To answer that question, we dipped into Census Bureau data and recent polling to get a sense of what that American looks like, where he or she lives, and what he or she believes.
The average American is a woman. 50.8 percent of Americans are women.
The average American is white and not Hispanic. 60.7 percent of Americans fit that description.
We quickly hit a stumbling block, though. Once you start going down various branches of the American population, the majorities shift. Most Americans are women and most Americans are white, but are most women white? As it happens, yes, but as we proceed, we will at times explore what our theoretical average American does or believes as opposed to what an American overall believes on average. In other words: At times, the difference between what an American white woman thinks and what an American overall thinks might diverge.
Here’s an example:
She’s 52 years old. The most common age of white women in the United States is 52. Overall, the most common age is 57. But these both differ from the median age in the country. That figure is 37.7 years, meaning that half of Americans are older and half younger than that number. (We’ll note here that most of these data points are a bit out of date. Census Bureau data and other indicators are often released a year or two after the periods they describe.)
She has a bachelor’s degree. More Americans (and more whites) have only high school degrees than have bachelor’s degrees (26 percent to 21.3 percent), but more Americans over the age of 25 have been to college than not (60.9 percent have been). Among that group, a bachelor’s is the most common outcome (about 35 percent obtain one).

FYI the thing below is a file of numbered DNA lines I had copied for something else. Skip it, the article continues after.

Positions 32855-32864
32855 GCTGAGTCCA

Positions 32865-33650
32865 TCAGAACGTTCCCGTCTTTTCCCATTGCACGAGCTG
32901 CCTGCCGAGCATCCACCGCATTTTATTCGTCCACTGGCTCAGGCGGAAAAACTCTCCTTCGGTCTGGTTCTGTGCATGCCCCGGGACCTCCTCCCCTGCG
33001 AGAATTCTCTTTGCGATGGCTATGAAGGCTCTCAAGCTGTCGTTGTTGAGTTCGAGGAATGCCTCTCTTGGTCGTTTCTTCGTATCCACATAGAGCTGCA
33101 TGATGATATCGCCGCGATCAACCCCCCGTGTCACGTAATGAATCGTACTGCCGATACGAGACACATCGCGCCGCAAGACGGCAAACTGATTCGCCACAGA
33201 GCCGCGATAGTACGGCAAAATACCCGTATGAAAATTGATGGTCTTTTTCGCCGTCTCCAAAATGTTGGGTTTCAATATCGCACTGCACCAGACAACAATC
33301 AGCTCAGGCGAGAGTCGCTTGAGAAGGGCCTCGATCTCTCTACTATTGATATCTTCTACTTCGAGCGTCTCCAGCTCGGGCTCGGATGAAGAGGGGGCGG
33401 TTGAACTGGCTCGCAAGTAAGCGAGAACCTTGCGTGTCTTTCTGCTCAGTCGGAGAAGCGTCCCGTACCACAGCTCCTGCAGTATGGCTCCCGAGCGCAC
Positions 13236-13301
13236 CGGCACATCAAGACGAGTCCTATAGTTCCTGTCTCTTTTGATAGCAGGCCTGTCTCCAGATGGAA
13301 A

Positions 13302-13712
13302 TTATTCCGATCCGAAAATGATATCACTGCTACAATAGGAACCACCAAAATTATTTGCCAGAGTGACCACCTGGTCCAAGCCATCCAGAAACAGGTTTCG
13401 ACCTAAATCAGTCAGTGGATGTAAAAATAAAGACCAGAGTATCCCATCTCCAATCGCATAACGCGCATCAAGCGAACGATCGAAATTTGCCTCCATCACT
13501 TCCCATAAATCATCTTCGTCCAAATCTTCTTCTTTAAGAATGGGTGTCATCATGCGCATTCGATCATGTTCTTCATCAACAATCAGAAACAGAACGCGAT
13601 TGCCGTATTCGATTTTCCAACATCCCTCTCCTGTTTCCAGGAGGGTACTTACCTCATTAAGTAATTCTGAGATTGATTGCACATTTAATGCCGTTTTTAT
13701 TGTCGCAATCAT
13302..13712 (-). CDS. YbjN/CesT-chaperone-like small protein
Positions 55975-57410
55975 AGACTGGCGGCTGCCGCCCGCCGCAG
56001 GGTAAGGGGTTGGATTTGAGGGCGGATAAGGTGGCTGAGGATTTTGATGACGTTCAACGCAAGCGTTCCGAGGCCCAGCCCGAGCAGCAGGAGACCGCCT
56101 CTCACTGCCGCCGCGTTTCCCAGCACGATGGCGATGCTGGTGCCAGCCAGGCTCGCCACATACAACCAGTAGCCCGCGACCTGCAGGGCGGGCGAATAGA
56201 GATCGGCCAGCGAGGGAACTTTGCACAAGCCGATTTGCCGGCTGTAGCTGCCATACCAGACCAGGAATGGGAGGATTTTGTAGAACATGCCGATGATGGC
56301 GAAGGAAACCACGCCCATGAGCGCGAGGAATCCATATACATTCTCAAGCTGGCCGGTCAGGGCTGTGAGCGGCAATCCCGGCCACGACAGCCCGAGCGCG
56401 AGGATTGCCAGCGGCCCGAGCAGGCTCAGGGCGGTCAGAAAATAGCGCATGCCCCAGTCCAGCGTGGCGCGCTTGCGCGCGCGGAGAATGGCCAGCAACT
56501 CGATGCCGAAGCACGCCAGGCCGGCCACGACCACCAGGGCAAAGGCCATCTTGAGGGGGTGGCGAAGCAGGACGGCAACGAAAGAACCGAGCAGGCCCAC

She works in “education and health services.” The Bureau of Labor Statistics breaks private-sector employment into industries. The most common industry for women — and Americans overall — is education and health services. The most common category of employment within that industry is “ambulatory health care services,” meaning, among other things, working for a doctor’s office, in home health care or for a diagnostic laboratory.
She earns $889.62 a week. That figure is for education and health services only. It’s up about $22 since July 2017, but much of that increase is eaten up by inflation.
She lives in a city. About 4 in 5 housing units are in urban areas.
But which city? Let’s consider this through a political lens.
She’s a political independent — who tends to vote Democratic. The largest political group in the country is independents, but most independents tend to vote for one party or the other. The most recent data from Gallup suggests that the average American is an independent and, if so, leans Democratic. Here we get back into the problem identified above: There are about twice as many Democrats as Democrat-leaning independents. But since the latter is a subset of the larger group of independents, it seems more accurate.
She voted for Hillary Clinton in 2016. A plurality of the Americans who cast votes preferred Clinton to Donald Trump, especially among women.